MULTI-DATE SENTINEL1 SAR IMAGE TEXTURES DISCRIMINATE PERENNIAL AGROFORESTS IN A TROPICAL FOREST-SAVANNAH TRANSITION LANDSCAPE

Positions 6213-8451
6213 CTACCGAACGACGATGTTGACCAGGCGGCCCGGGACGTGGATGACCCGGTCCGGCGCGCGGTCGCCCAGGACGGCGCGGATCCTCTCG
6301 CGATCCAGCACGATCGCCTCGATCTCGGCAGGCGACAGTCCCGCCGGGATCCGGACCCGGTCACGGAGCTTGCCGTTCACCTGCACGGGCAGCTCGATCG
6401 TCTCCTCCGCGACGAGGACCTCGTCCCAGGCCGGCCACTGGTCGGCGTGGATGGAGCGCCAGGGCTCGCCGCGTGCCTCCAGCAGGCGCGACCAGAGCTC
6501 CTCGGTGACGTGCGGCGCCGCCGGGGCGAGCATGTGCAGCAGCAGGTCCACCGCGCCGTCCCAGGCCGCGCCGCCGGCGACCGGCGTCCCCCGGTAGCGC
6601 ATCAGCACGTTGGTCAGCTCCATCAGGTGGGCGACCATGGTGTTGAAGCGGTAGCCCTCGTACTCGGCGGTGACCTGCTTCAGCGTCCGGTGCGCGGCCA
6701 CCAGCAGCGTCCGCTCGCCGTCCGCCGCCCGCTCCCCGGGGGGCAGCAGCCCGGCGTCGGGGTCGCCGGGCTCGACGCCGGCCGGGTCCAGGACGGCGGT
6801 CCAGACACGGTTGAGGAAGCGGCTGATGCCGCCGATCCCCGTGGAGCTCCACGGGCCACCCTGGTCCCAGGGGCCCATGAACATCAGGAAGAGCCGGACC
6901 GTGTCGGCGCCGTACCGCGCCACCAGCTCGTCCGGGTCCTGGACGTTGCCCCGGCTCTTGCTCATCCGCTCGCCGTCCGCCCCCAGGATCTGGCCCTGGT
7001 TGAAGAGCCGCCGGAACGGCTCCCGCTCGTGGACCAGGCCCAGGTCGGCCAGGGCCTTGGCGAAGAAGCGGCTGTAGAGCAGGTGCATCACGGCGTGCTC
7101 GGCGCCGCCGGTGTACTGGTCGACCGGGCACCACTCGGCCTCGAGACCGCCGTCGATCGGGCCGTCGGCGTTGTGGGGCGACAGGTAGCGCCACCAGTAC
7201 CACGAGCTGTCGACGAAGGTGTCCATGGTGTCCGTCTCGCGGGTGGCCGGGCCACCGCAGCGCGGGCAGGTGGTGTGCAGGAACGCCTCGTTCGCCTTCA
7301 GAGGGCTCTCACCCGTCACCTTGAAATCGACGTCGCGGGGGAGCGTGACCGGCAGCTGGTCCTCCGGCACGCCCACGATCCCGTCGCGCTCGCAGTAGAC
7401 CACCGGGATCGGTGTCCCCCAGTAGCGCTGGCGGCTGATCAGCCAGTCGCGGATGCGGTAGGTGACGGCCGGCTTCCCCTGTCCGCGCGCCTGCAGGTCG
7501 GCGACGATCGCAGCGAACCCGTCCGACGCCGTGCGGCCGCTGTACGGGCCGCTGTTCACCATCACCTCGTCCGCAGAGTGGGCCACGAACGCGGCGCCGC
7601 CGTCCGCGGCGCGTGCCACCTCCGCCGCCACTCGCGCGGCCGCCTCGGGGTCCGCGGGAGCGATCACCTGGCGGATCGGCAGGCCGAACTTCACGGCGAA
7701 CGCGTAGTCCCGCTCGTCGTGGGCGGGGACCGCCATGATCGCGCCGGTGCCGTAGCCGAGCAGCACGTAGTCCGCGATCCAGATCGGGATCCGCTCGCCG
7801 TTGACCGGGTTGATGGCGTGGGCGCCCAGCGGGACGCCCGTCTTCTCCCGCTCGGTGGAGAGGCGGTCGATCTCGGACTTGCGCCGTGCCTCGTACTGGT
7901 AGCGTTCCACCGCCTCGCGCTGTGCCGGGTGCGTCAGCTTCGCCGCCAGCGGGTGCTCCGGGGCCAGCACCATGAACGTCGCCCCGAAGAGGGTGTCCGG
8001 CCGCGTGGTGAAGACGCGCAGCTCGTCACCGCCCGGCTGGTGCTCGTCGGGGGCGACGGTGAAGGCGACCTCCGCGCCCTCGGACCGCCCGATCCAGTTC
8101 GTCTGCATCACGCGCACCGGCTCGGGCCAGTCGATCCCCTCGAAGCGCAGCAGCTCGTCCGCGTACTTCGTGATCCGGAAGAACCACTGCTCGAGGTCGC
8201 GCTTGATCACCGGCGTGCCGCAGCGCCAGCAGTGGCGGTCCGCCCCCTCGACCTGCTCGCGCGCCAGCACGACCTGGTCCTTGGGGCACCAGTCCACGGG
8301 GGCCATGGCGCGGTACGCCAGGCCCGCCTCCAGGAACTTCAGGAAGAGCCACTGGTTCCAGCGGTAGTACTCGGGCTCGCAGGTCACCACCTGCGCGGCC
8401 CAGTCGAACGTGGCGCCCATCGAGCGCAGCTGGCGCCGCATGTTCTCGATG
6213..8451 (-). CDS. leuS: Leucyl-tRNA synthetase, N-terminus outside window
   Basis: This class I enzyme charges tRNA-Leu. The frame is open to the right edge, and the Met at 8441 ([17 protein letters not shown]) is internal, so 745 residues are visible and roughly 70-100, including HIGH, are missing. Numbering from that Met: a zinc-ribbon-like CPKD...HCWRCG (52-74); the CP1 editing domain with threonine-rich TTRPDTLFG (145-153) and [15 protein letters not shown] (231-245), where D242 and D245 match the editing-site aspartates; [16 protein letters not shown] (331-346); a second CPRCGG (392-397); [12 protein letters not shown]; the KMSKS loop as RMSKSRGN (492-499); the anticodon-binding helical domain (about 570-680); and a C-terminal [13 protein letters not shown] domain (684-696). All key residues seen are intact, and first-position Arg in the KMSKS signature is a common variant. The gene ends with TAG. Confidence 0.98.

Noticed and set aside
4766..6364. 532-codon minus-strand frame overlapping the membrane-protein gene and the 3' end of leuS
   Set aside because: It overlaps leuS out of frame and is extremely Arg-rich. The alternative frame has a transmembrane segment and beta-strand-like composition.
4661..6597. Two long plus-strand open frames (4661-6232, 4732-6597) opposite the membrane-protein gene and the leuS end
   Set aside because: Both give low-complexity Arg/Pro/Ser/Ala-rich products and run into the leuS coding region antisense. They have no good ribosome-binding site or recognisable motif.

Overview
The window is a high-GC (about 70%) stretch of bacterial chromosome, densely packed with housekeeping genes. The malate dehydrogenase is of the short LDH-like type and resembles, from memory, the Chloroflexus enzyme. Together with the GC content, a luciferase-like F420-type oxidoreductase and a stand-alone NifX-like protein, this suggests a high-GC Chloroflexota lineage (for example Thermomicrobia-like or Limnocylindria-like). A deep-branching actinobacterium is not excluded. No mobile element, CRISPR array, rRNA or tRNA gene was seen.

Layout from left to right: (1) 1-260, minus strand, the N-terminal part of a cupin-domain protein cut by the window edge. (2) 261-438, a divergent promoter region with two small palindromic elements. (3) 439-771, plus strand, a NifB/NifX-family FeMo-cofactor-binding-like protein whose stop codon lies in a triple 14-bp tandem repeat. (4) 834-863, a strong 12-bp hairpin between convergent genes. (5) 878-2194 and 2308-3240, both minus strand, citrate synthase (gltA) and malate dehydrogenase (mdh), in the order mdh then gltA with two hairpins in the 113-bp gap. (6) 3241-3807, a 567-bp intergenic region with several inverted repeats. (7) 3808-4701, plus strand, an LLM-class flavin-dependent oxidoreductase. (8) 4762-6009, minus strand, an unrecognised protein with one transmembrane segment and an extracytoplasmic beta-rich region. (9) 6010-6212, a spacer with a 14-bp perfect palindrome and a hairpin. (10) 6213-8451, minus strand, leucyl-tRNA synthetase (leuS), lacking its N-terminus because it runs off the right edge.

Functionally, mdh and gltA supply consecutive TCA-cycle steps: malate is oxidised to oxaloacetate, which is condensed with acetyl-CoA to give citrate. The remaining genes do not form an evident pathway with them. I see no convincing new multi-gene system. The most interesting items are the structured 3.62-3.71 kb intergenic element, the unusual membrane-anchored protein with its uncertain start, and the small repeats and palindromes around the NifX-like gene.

Synthetic Aperture Radar (SAR) provides consistent information on target land features; especially in tropical conditions that restrain penetration of optical imaging sensors. Because radar response signal is influenced by geometric and di-electrical properties of surface features’, the different land cover may appear similar in radar images. For discriminating perennial cocoa agroforestry land cover, we compare a multi-spectral optical image from RapidEye, acquired in the dry season, and multi-seasonal C-band SAR of Sentinel 1: A final set of 10 (out of 50) images that represent six dry and four wet seasons from 2015 to 2017. We ran eight RF models for different input band combinations; multi-spectral reflectance, vegetation indices, co-(VV) and cross-(VH) polarised SAR intensity and Grey Level Co-occurrence Matrix (GLCM) texture measures. Following a pixel-based image analysis, we evaluated accuracy metrics and uncertainty Shannon entropy. The model comprising co- and cross-polarised texture bands had the highest accuracy of 88.07 % (95 % CI: 85.52–90.31) and kappa of 85.37; and the low class uncertainty for perennial agroforests and transition forests. The optical image had low classification uncertainty for the entire image; but, it performed better in discriminating non-vegetated areas. The measured uncertainty provides reliable validation for comparing class discrimination from different image resolution. The GLCM texture measures that are crucial in delineating vegetation cover differed for the season and polarization of SAR image. Given the high accuracies of mapping, our approach has value for landscape monitoring; and, an improved valuation of agroforestry contribution to REDD+ strategies in the Congo basin sub-region.